Alzheimer’s: when you don’t know that you know…
Alzheimer’s patients generally have a propensity to overestimate the strength of their episodic memory which is a category of memory that enables an individual to store and be aware of personally experienced events. A study conducted by researchers in the Cyclotron Research Center of the University of Liege, which was recently published in the magazine Cortex, found that the opposite was true in fact. In addition, they showed that the more the patients had a tendency to make inappropriate judgments, the less grey matter was contained in a particular region of their brain.
Unknown people and celebrities
Numerous works have shown that, in the case of Alzheimer’s, episodic memory is generally altered at an early stage, while semantic memory is preserved for a longer time. The reason for this is that episodic memory involves conscious and controlled processes which are underpinned by a large number of brain regions, while semantic memory is supported by more automatic processes. The question raised by the recent article in Cortex was: how do Alzheimer patients judge their memory processes? Sarah Genon dealt with this question by examining the way in which patients, who in this case were in the early stages of the disease, predicted their own memory performance in terms of their episodic or semantic memory. “We wanted to compare the processes of metacognition for these two types of memory by means of an identical task while using the same type of material”, explains Sarah Genon. This had never been done before. Moreover, the researchers wanted to use a relatively environmental task, one that resembled daily life as much as possible.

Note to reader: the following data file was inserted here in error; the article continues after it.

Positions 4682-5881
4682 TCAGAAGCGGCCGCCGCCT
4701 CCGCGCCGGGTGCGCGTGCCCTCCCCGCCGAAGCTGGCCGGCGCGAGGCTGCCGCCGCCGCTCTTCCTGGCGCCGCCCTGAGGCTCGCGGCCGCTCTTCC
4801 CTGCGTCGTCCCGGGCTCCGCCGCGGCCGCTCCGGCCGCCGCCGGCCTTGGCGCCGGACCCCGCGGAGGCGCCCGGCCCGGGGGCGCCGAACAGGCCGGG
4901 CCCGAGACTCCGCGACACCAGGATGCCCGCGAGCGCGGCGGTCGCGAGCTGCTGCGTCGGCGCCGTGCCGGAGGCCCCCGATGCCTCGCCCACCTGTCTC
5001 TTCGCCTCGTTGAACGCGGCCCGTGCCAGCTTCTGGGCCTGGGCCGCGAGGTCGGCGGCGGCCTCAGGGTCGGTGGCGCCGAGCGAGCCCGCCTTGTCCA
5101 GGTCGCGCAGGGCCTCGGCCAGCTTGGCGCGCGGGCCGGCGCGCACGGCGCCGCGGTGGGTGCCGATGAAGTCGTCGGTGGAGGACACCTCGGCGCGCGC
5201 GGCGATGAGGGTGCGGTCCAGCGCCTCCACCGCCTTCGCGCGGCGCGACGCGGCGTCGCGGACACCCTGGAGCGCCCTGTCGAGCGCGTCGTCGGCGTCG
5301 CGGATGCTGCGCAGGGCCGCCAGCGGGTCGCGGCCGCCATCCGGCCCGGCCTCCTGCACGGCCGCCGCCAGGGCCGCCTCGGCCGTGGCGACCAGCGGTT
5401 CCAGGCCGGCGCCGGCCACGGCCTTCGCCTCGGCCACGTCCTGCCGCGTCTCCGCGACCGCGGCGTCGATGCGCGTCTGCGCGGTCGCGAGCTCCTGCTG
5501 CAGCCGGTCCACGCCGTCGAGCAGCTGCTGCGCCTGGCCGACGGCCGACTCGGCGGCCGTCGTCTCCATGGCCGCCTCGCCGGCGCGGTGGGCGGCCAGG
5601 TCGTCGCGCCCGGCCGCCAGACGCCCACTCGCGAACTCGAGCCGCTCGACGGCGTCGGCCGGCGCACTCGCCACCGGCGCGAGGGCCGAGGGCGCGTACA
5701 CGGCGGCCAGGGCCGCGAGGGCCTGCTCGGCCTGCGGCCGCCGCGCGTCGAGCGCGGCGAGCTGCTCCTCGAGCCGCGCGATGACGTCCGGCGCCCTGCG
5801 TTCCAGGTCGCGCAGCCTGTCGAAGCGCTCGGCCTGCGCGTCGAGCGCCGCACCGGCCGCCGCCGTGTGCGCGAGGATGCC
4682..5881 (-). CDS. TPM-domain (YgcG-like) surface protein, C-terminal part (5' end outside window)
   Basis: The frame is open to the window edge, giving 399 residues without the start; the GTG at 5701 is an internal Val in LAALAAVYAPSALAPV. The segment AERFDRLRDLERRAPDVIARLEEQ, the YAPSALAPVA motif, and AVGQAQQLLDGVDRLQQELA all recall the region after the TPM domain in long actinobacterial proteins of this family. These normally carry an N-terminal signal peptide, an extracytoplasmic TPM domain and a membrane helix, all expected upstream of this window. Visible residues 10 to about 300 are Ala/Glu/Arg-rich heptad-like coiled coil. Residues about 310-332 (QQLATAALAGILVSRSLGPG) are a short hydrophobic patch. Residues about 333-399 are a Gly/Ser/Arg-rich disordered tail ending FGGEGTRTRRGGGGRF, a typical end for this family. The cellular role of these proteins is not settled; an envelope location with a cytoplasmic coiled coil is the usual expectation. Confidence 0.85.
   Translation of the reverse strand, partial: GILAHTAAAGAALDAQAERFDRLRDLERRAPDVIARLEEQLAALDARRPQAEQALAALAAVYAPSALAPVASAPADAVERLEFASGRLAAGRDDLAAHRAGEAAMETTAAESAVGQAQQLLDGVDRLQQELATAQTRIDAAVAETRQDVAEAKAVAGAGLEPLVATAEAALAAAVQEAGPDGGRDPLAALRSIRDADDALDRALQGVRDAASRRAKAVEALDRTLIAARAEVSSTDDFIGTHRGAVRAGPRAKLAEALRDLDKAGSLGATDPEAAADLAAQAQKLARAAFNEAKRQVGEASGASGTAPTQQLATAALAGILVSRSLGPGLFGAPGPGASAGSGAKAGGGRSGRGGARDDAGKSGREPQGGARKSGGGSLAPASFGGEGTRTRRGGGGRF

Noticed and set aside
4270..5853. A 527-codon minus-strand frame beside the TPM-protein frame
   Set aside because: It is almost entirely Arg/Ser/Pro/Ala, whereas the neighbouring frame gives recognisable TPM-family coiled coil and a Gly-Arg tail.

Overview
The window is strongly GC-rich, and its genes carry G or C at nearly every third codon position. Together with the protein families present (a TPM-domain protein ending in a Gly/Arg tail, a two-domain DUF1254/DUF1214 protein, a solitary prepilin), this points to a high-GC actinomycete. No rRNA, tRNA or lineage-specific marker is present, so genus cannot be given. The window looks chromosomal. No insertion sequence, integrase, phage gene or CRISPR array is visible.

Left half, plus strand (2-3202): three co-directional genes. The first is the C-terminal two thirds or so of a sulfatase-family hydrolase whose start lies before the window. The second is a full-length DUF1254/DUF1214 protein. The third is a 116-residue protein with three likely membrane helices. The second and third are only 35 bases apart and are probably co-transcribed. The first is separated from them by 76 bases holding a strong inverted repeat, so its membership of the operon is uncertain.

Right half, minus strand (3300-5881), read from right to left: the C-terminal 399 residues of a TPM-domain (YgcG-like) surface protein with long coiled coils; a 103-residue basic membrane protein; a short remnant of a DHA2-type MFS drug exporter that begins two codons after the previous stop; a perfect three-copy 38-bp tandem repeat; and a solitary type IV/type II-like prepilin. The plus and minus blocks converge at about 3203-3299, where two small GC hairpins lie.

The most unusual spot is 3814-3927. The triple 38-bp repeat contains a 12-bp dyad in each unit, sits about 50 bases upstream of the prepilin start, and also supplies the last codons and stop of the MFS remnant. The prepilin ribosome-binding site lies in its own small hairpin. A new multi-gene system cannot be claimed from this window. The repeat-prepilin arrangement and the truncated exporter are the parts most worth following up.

(1) Genon S, Simon J, Bahri MA, Collette F, Souchay C, Jaspar M, Bastin C, Salmon E, Relating pessimistic memory predictions to Alzheimer's disease brain structure, Cortex 2016. Pii: S0010-9452(16)30261-1. Doi: 10.1016/j.cortex.2016.09.014.